Annals of African Medicine
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ORIGINAL ARTICLE
Year : 2013  |  Volume : 12  |  Issue : 1  |  Page : 29-33

Using the effects of maternal nutritional indicators (hemoglobin and total protein) on baby's birth weight outcome to forecast a paradigm shift toward increased levels of non-communicable diseases in children


1 Department of Pediatrics, Federal Medical Center, Yola, Adamawa State, Nigeria
2 Department of Medicine, University of Maiduguri Teaching Hospital, Maiduguri, Nigeria

Correspondence Address:
Baba Usman Ahmadu
Department of Pediatrics, Federal Medical Center Yola, P.M.B 2017, Yola, Adamawa State
Nigeria
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Source of Support: None, Conflict of Interest: None


DOI: 10.4103/1596-3519.108247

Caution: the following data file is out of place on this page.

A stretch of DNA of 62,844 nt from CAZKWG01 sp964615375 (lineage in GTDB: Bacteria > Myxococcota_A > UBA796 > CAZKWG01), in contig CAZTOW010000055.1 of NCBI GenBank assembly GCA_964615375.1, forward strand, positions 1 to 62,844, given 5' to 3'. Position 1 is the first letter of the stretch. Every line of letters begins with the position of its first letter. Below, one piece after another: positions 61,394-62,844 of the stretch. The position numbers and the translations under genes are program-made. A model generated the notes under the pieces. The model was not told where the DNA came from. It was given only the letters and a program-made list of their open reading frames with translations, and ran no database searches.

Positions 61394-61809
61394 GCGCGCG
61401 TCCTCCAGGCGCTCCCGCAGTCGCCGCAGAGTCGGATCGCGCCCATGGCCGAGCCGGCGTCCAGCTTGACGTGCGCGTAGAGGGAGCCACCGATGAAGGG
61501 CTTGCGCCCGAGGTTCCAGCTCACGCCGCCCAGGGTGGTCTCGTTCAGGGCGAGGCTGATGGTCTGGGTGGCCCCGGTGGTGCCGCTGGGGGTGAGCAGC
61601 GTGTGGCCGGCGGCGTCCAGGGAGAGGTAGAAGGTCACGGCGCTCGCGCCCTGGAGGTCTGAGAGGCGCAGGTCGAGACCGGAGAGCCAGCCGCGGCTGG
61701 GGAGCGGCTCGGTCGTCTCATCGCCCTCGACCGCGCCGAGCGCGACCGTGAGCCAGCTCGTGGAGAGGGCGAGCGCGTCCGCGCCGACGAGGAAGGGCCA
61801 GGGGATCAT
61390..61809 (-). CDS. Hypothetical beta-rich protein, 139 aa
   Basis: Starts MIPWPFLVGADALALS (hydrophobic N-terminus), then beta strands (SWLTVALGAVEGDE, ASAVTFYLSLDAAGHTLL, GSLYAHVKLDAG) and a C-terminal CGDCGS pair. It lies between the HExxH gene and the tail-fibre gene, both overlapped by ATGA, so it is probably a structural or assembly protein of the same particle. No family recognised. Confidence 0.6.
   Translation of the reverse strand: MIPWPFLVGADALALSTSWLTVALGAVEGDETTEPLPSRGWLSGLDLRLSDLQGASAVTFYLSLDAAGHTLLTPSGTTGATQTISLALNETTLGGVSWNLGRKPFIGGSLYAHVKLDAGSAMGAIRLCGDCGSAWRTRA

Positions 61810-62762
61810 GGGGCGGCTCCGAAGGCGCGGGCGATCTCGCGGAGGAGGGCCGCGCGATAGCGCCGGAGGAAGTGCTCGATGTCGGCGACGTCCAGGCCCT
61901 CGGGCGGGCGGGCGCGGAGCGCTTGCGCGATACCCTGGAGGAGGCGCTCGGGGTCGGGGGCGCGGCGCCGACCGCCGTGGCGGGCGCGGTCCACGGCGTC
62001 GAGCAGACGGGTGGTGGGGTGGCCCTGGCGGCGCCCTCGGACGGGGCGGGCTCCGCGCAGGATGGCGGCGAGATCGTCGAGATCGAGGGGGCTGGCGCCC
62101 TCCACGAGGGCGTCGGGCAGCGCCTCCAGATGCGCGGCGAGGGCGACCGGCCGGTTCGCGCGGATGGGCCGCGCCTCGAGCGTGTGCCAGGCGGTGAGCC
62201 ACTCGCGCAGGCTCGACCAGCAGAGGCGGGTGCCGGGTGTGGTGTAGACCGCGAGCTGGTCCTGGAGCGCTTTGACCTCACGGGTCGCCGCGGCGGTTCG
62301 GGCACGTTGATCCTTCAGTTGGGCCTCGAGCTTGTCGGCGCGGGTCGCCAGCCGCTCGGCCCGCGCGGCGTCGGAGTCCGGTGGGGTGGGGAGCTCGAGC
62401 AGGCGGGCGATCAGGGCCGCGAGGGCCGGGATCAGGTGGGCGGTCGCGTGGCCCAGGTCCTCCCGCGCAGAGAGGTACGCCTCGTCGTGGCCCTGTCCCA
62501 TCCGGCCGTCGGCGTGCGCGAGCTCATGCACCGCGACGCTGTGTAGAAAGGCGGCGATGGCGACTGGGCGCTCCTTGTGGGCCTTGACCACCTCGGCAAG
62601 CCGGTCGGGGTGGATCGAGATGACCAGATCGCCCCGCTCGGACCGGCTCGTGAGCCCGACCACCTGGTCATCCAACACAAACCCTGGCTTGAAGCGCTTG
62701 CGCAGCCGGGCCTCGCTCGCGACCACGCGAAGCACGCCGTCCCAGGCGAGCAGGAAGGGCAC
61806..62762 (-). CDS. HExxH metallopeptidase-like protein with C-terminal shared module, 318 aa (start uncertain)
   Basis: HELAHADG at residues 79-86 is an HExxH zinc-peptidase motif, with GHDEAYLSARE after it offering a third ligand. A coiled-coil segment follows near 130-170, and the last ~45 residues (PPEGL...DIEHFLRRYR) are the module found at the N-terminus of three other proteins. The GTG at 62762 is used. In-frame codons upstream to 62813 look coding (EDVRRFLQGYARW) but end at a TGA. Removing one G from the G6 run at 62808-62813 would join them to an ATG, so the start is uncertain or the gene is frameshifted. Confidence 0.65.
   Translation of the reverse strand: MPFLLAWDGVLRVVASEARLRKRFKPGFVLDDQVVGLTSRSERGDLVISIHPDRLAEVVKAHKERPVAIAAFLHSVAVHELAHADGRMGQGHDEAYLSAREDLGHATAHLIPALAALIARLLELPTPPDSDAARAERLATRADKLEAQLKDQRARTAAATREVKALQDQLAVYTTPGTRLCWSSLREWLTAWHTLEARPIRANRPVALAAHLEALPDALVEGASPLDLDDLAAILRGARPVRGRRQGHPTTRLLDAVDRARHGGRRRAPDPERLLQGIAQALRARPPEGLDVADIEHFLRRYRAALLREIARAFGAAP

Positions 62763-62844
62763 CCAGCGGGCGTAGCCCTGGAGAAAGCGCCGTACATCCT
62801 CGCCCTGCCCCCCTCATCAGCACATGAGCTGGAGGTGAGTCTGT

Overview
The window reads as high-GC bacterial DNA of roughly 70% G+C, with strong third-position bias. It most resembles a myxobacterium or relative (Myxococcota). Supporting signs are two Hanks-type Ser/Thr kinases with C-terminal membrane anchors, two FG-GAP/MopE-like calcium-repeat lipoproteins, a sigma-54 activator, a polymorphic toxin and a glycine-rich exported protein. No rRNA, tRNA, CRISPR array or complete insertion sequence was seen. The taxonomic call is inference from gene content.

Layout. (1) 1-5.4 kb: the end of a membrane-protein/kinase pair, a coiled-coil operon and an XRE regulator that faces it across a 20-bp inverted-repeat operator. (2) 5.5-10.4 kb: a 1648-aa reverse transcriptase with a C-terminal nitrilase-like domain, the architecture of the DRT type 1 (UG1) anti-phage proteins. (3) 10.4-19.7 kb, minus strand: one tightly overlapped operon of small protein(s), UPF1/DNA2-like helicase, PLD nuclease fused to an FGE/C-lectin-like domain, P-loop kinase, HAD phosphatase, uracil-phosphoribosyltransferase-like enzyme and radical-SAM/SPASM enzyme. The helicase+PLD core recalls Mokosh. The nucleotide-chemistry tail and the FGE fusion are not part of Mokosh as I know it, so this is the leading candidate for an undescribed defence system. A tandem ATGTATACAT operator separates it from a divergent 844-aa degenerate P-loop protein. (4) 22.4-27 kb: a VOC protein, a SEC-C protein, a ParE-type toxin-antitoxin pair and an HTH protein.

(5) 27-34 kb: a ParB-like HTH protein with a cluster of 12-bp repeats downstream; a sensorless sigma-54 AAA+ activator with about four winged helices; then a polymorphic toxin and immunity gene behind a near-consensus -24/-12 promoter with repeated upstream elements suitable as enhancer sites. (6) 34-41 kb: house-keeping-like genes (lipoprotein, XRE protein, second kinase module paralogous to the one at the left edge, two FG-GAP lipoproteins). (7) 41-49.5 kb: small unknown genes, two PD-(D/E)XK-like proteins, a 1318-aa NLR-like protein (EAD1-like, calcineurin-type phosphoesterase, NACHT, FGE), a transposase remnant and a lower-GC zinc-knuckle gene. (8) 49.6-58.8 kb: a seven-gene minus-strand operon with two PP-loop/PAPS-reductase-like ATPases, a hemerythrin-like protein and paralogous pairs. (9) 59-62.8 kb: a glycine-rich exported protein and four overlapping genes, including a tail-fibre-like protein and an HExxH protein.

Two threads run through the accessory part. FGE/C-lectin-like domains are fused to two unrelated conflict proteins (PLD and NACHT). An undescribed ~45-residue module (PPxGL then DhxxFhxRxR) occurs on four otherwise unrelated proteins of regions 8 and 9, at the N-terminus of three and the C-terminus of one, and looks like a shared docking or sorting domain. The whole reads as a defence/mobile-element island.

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Background: Maternal malnutrition can lead to low birth weight in babies, which puts them at risk of developing non-communicable diseases later in life. Evidence from developed countries has shown that low birth weight is associated with a predisposition to higher rates of non-communicable diseases later in life. However, information on this is lacking in developing countries. Thus, this work studied the effects of maternal nutritional indicators (hemoglobin and total protein) on birth weight outcome of babies to forecast a paradigm shift toward increased levels of non-communicable diseases in children. Materials and Methods: Mother-baby pairs were enrolled in this study using systematic random sampling. Maternal haemogblobin and total proteins were measured using micro-hematocrit and biuret methods, and birth weights of their babies were estimated using the bassinet weighing scale. Results: Of the 168 (100%) babies that participated in this study, 122 (72.6%) were delivered at term and 142 (84.5%) had normal birth weights. Mean comparison of baby's birth weight and maternal hemoglobin was not significant ( P = 0.483), that for maternal total protein was also not significant ( P = 0.411). Even though positive correlation coefficients were observed between birth weight of babies, maternal hemoglobin and total proteins, these were however not significant. Conclusion: Maternal nutrition did not contribute significantly to low birth weight in our babies. Therefore, association between maternal nutrition and low birth weight to predict future development of non-communicable diseases in our study group is highly unlikely. However, we recommend further work.


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